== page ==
Download  
     
    Export citation  
     
    Bookmark   7 citations  
  13. Philosophy, Religion and Worldview.Graham Oppy - 2019 - In Aaron Simmons (ed.), Christian Philosophy: Conceptions, Continuations, and Challenges. pp. 244-59.
    This chapter consists of a series of reflections on widely endorsed claims about Christian philosophy and, in particular, Christian philosophy of religion. It begins with consideration of some claims about how (Christian) philosophy of religion currently is, and then moves on to consideration of some claims about how (Christian) philosophy of religion ought to be. In particular, the chapter offers critical scrutiny of the oft-repeated claim that we are currently in a golden age for Christian philosophy of religion.
    Download  
     
    Export citation  
     
    Bookmark   3 citations  
  14. Against Idealism.Graham Oppy - 2017 - In K. Pearce & T. Goldschmidt (eds.), Idealism: New Essays in Metaphysics. Oxford University Press. pp. 50-65.
    It is a very curious thing that proponents of Idealism have considered it to be a satisfactory counter to ‘scepticism’, ‘nihilism’, and the like. On the contrary, it seems to me that Idealism is a very close cousin to ‘brain-in-a-vat’ scepticism and other anti-naturalistic fantasies. Moreover, it seems to me that Idealism is inferior to Naturalism for much the same kinds of reasons that ‘brain-in-a-vat’ scepticism and other anti-naturalistic fantasies are inferior to Naturalism: a proper weighing of theoretical virtues discloses (...)
    Download  
     
    Export citation  
     
    Bookmark   3 citations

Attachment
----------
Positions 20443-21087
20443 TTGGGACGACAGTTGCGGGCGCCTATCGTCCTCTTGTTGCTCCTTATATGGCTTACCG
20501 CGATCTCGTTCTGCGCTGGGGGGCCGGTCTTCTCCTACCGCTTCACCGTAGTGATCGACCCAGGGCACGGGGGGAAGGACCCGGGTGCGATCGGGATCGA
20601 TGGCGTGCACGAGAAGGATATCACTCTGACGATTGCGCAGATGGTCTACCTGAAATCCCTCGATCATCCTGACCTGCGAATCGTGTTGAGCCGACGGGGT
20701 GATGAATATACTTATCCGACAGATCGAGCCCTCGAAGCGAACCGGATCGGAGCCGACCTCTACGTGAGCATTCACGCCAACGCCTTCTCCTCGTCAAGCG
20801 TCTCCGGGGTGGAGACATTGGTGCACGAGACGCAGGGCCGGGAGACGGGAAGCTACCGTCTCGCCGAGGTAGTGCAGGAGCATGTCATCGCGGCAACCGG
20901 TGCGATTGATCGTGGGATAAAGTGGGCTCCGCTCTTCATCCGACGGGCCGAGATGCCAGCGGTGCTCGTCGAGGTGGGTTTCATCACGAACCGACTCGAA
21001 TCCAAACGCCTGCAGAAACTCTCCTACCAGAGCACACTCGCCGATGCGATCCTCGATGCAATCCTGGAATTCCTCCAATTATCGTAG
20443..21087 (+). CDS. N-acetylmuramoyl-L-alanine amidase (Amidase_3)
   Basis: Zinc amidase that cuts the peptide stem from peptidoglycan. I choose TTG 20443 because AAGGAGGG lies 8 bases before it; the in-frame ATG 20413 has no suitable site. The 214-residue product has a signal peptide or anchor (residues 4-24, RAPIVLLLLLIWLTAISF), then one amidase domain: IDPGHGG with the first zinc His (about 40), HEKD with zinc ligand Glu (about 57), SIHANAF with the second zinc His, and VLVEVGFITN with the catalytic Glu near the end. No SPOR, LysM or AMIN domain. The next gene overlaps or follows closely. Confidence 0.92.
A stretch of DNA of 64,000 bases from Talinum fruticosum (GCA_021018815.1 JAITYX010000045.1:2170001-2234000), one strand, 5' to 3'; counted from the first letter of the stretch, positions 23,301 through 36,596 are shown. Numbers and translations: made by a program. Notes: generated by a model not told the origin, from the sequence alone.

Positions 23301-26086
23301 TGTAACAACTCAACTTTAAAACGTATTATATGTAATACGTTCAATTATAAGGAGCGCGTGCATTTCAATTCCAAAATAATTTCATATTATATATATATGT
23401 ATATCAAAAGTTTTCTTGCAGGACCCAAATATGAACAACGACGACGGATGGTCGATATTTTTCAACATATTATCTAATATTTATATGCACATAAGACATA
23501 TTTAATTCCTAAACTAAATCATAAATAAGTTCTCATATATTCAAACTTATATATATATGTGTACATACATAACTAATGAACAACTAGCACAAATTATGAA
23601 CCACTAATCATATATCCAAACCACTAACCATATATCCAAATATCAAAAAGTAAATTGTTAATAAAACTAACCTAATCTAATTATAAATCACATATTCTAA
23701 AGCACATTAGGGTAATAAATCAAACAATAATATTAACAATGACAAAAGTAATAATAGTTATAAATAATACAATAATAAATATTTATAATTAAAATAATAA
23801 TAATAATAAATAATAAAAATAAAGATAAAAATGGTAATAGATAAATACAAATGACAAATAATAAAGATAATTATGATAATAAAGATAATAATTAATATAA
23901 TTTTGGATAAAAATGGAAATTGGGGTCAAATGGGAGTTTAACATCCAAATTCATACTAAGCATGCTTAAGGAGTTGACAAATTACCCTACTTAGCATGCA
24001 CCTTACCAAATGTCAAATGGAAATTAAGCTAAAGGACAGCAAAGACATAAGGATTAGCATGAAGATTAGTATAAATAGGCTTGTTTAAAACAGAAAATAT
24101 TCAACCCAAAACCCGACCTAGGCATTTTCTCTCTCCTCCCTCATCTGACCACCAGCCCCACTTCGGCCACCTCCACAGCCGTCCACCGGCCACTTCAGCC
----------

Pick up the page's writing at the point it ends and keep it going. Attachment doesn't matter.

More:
15. Knowledge and Sensory Knowledge in Hume's Treatise.Graham Clay - 2021 - Oxford Studies in Early Modern Philosophy 10:195-229.
    I argue that the Hume of the Treatise maintains an account of knowledge according to which (i) every instance of knowledge must be an immediately present perception (i.e., an impression or an idea); (ii) an object of this perception must be a token of a knowable relation; (iii) this token knowable relation must have parts of the instance of knowledge as relata (i.e., the same perception that has it as an object); and any perception that satisfies (i)-(iii) is an instance (...)
    Download  
     
    Export citation  
     
    Bookmark   1 citation  
  16. Infinity in Pascal's Wager.Graham Oppy - 2018 - In Paul F. A. Bartha & Lawrence Pasternack (eds.), Pascal’s Wager. New York: Cambridge University Press. pp. 260-77.
    Bartha (2012) conjectures that, if we meet all of the other objections to Pascal’s wager, then the many-Gods objection is already met. Moreover, he shows that, if all other objections to Pascal’s wager are already met, then, in a choice between a Jealous God, an Indifferent God, a Very Nice God, a Very Perverse God, the full range of Nice Gods, the full range of Perverse Gods, and no God, you should wager on the Jealous God. I argue that his (...)
    Download  
     
    Export citation  
     
    Bookmark   2 citations  
  17. The Contours of Locke’s General Substance Dualism.Graham Clay - 2022 - Journal of Modern Philosophy 4 (1):1-20.
    In this paper, I will argue that Locke is a substance dualist in the general sense, in that he holds that there are, independent of our classificatory schema, two distinct kinds of substances: wholly material ones and wholly immaterial ones. On Locke’s view, the difference between the two lies in whether they are solid or not, thereby differentiating him from Descartes. My way of establishing Locke as a general substance dualist is to be as minimally committal as possible at the (...)
    Download  
     
    Export citation  
     
    Bookmark   1 citation  
  18. Ateizm için Bir Argüman.Graham Oppy & Musa Yanık - 2024 - Öncül Analitik Felsefe Dergisi. Translated by Musa Yanık.